Heinz and Kohlling continue: "Given the new restrictions, there is concern about their economic implications and so European markets have performed poorly in recent weeks, with recent declines returning the index to their level last May. "The 10-year yield of the German government has fallen by only one basis point. The euro-dollar has fallen to 1.175 against the dollar (down 0.4%)."

The meaning to markets

"Before the recent rise in the number of cases, the recovery of the European economy and the stock market was smooth after the decline at the beginning of the year. Now, the rise in the cases means that the expected growth in the 4th quarter will be more moderate in light of new sentiment and restrictions. The first sharp economic recovery, the continued recovery will be slower and recent events add risks to a further decline in economic recovery. Therefore, in Europe our expectation that a return to pre-Corona GDP will not be before 2022.



"Comparing the current scenario with the decline of the first quarter this year should The distinction that knowledge about the treatment of the virus has progressed along with the race to find a vaccine and drug.The vaccine is currently expected only during 2021 when mass vaccination does not appear to begin before the second half of 2021. Fiscal and monetary support now exists and additional restrictions imposed across Europe Are considered a complete closure, so we do not expect a GDP collapse that occurred in the second quarter of 2020.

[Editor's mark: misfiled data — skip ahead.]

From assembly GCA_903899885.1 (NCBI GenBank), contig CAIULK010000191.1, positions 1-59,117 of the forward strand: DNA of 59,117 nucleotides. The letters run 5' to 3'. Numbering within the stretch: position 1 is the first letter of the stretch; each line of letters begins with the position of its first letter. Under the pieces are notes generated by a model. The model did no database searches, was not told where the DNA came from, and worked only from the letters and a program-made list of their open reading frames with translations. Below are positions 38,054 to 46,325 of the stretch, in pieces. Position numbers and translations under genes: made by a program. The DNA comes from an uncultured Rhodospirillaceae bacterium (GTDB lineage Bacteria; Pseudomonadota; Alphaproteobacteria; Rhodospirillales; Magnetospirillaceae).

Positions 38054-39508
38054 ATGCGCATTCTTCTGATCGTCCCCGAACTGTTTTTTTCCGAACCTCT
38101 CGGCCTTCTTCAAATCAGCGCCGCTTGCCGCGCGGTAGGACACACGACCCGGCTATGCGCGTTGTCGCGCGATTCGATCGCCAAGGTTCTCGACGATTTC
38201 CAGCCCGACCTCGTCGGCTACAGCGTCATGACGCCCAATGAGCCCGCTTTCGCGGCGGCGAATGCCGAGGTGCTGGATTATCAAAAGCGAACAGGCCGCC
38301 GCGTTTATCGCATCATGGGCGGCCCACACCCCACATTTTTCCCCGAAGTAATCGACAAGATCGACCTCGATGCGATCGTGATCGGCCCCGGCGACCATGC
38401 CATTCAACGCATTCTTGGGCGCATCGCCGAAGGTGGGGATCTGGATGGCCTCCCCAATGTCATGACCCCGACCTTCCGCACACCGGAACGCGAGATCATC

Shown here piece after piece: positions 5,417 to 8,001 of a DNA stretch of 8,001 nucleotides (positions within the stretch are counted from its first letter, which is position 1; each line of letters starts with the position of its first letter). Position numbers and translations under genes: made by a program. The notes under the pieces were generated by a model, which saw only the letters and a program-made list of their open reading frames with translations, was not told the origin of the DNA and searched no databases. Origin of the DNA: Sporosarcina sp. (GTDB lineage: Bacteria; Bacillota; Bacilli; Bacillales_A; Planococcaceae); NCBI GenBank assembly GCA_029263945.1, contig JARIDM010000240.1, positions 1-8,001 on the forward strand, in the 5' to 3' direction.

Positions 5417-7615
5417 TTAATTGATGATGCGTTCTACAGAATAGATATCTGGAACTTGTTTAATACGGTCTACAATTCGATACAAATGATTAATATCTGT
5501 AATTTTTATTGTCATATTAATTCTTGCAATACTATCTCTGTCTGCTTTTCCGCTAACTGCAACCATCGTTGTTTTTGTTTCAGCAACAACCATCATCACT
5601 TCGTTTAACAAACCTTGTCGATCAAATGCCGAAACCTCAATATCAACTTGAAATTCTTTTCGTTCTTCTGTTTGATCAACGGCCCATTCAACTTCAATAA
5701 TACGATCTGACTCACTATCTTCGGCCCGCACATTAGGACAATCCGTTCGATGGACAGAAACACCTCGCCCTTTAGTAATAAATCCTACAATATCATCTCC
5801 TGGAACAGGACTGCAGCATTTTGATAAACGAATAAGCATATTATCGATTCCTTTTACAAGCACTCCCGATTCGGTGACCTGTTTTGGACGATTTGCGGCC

"In addition, China's economy also looks strong at the moment and there is evidence that closures and restrictions as they occur now are an effective method of fighting the virus.

The restriction to a full and strict closure still weighs heavily on sentiment, even if the damage to the production and services sectors is expected to be lower than it was in the previous closure at the beginning of the year.

This is also true in China.

Xinjiang Province outbreak (Photo: Reuters)

"The US election next week and its consequences add to the sense of uncertainty. These events are likely to push aside the fact that the reporting quarterly quarter is better than expected. In addition, although it expects another fiscal plan to eventually support the market, it may take longer. than expected.



"In conclusion, in light of new restrictions corona virus alongside weakening macro data remind us of the fact that after a sharp rise in the economic recovery the way to full recovery will be volatile.

It will take at least two to three weeks to see if the new restrictions are effective in lowering the morbidity rate.

While waiting for the situation to clear up and the uncertainty, the markets will experience further volatility. "

Even

Mark blackout,

chief investment officer

at UBS Global Wealth Management

, summarized the recent events: "While local restrictions to curb the epidemic will be a delay in growth, we have witnessed a number of reasons to expect that the impact may be more limited than in the first half of the year. As a result, we "We believe that the declines in risky assets may be relatively short-term and that investors should stick to their financial plan. In the medium term, we continue to see an upward trend."

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Source: walla